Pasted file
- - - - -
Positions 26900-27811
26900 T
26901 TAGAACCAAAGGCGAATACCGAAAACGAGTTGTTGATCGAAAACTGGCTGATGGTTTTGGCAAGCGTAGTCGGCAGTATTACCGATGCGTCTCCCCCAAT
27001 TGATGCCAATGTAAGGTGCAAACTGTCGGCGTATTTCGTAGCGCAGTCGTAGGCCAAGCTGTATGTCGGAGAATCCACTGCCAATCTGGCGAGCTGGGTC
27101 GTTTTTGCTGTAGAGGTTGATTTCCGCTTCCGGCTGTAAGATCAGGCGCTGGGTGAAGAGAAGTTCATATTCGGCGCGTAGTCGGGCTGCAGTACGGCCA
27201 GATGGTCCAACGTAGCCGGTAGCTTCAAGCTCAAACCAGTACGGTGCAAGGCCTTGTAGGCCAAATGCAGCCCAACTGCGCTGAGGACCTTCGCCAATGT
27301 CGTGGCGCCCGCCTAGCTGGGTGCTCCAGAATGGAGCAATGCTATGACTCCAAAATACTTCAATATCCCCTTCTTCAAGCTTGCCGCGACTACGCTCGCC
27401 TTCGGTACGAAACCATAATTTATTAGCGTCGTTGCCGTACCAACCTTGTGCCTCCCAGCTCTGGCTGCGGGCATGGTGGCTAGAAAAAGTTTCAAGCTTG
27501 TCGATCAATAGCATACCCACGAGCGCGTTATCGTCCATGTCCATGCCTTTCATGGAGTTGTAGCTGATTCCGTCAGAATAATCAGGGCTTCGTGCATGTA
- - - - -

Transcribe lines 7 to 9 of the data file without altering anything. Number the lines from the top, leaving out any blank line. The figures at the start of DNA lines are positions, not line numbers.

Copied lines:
27301 CGTGGCGCCCGCCTAGCTGGGTGCTCCAGAATGGAGCAATGCTATGACTCCAAAATACTTCAATATCCCCTTCTTCAAGCTTGCCGCGACTACGCTCGCC
27401 TTCGGTACGAAACCATAATTTATTAGCGTCGTTGCCGTACCAACCTTGTGCCTCCCAGCTCTGGCTGCGGGCATGGTGGCTAGAAAAAGTTTCAAGCTTG
27501 TCGATCAATAGCATACCCACGAGCGCGTTATCGTCCATGTCCATGCCTTTCATGGAGTTGTAGCTGATTCCGTCAGAATAATCAGGGCTTCGTGCATGTA